The following blog post is written by Global Exchange summer Reality Tours intern, Nova Rivera. Nova is beginning her junior year at Santa Clara University, double majoring in Political Science and Women and Gender Studies.
Part of the intern experience at Global Exchange involves a short exposure to each department’s work and world. As the Reality Tours intern, experiencing a mini Reality Tour around San Francisco’s historic Mission District gave me not only better insight to the work that my team prepares for but also a greater awareness and appreciation of the history, culture, and life that this neighborhood offers.
We started with a brief introduction to Mission Local, a news outlet that covers the neighborhood in a fair and thorough way by Mission residents. Andrea Valencia, a translator and reporter for the site, gave us some background on Mission Local and its aim to foster a stronger community and become a self-sustaining business. She handed us copies of their most recent newspaper edition and I was intrigued by the amount of information and art inside the pages.
Afterwards, we walked over to the Redstone Building, formerly known as the San Francisco Labor Temple, and received a short presentation on the history of building. Roger Herriod told us about the changes the building has gone through, first being the Labor Temple, a home for all unions and workers in the 1930s, then being renamed the Redstone, as unions became stronger and built their own halls in the 50s. I couldn’t help but be intrigued by all the action this building had seen. From the General Strike of 1934, a four day strike that inspired laborers all throughout the country, to its expansion in 1939, to the building’s change in name to the Redstone in 1968, and its struggle to preserve the building in the 90s, the Redstone Building truly is a San Francisco landmark. The building now stands as a home for non-profits, artists, and other low-income tenants. Although the Redstone is now completely different from its beginning, the history of the place is felt through the posters of labor unions and past political movements that decorate its walls.
Following this presentation, we took a look at the art surrounding the district including the murals in Clarion Alley and the Women’s Building. Walking through the alley, one can really see the diversity and energy that exists in the Mission. From political statements to abstract images to spiritual pieces, the alley serves as an outlet for local artists to expose their creativity. The murals decorating the Women’s Building also offer inspiring images of strong females including daughters, mothers, leaders, saints, and goddesses, all interwoven within one another. Without a doubt, getting a glance at the Mission’s art was my favorite part of the tour. I was amazed at how all the political and social consciousness the district carries can be expressed so well through such beautiful and interesting art.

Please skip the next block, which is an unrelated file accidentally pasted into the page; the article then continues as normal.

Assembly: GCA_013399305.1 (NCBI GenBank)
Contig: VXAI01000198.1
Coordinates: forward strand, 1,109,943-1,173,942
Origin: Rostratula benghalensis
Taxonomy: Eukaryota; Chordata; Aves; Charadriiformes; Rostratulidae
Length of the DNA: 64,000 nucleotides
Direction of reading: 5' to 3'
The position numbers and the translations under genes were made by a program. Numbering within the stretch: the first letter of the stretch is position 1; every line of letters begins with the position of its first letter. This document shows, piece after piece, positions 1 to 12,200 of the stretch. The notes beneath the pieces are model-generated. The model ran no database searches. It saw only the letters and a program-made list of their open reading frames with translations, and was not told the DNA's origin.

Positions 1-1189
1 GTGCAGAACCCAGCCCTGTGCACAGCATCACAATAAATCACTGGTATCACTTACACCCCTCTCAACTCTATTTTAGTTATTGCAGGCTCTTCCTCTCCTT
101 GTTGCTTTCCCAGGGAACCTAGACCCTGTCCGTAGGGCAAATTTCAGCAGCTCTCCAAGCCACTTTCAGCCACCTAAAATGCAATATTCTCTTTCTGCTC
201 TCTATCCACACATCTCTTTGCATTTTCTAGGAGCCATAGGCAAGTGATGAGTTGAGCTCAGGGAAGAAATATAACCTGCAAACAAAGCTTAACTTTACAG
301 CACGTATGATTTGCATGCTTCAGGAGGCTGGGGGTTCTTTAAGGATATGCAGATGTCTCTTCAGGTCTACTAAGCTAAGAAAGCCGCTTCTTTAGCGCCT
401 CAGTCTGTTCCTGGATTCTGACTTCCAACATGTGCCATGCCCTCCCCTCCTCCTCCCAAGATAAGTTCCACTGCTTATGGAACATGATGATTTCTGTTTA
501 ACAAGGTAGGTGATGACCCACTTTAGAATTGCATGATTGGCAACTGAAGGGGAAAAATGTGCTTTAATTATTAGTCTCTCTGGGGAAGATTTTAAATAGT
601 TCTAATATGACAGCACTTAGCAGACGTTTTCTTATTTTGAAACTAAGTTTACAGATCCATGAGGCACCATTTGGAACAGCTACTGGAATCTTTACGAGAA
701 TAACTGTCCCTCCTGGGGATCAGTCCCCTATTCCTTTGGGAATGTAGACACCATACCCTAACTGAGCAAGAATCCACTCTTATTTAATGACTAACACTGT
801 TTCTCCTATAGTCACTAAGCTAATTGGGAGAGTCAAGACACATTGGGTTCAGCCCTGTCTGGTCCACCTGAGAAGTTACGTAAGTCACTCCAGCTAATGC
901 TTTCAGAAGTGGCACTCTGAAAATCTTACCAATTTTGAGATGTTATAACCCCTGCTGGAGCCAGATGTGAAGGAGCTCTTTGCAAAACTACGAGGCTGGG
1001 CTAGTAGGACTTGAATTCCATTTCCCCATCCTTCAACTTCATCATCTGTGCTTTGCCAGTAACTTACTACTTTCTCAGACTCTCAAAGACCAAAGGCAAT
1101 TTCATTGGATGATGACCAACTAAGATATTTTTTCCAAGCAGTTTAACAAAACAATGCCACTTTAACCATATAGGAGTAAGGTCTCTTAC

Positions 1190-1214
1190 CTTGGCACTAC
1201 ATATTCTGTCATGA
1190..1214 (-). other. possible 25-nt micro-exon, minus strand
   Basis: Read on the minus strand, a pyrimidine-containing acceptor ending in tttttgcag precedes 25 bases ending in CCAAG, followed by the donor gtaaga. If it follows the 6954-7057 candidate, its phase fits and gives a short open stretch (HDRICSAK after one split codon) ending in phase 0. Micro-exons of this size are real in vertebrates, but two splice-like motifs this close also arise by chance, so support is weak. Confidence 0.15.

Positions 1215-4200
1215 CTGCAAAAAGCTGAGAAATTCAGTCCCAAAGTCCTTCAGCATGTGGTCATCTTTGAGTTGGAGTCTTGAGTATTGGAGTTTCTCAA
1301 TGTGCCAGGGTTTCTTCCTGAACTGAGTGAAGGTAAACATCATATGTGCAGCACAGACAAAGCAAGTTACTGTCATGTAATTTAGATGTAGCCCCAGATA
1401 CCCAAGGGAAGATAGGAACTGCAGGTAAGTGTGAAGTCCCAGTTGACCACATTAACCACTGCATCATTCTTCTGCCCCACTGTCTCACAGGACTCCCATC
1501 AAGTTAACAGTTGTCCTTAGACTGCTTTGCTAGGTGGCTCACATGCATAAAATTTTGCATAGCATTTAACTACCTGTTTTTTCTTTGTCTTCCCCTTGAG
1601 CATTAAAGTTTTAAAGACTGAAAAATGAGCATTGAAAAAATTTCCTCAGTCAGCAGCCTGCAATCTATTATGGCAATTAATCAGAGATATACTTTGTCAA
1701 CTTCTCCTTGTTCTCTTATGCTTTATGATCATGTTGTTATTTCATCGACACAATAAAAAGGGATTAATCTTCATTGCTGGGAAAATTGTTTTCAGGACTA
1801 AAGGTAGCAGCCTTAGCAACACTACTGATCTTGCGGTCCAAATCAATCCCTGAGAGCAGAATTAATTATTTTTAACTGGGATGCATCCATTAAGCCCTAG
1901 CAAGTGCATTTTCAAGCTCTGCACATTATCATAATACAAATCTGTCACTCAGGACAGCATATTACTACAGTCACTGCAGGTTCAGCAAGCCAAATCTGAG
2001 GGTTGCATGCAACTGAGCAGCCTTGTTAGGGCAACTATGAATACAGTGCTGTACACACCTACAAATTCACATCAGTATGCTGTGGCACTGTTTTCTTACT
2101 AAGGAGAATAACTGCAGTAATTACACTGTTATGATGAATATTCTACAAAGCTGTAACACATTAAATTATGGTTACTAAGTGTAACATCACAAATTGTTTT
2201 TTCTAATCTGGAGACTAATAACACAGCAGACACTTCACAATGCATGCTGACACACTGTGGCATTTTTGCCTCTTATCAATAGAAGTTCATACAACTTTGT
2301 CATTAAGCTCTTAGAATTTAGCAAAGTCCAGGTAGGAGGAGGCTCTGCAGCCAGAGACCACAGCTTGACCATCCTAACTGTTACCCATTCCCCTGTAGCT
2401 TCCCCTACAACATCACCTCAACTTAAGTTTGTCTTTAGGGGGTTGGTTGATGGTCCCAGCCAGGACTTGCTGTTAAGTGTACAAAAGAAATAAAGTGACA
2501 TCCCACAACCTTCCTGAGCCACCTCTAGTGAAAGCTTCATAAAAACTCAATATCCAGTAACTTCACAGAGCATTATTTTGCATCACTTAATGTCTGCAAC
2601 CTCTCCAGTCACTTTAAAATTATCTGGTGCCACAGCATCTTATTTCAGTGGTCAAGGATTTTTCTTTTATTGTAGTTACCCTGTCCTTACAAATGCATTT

We then made our way to Mission High School, where Jay, a current employee, gave us a tour of the school and an overview of the school’s Green Pathway, the school’s attempt to integrate environmentalism in its curriculum. As we walked through the halls he talked about the Memorial Garden, which was designed and developed by the students, and how it serves as learning ground for key principles of organic farming. We also saw the homemade greenhouse that stands by the field, which gives students the opportunity to learn about plant propagation. Though Jay’s enthusiasm was present throughout his overview of the school’s environmentalism, nothing animated him more than when he talked about the student body. With students coming from all over the bay and even other countries, Mission High truly offers a diverse set of ideas and perspectives.
As we made our way back to the office, Drea, a Reality Tours staff member, filled us in on some San Francisco trivia about Dolores park and Mission Dolores. I couldn’t believe the amount of history and life the Mission District offers, even though I had walked through these streets all summer. Getting a chance to learn about a historic landmark, see all the art and culture surrounding the Global Exchange office, and be exposed to Mission High’s environmental curriculum and diverse student body gave me a whole new appreciation for this neighborhood. With the amount of resources, culture, and history this neighborhood has to offer the Mission District really is a city within a city.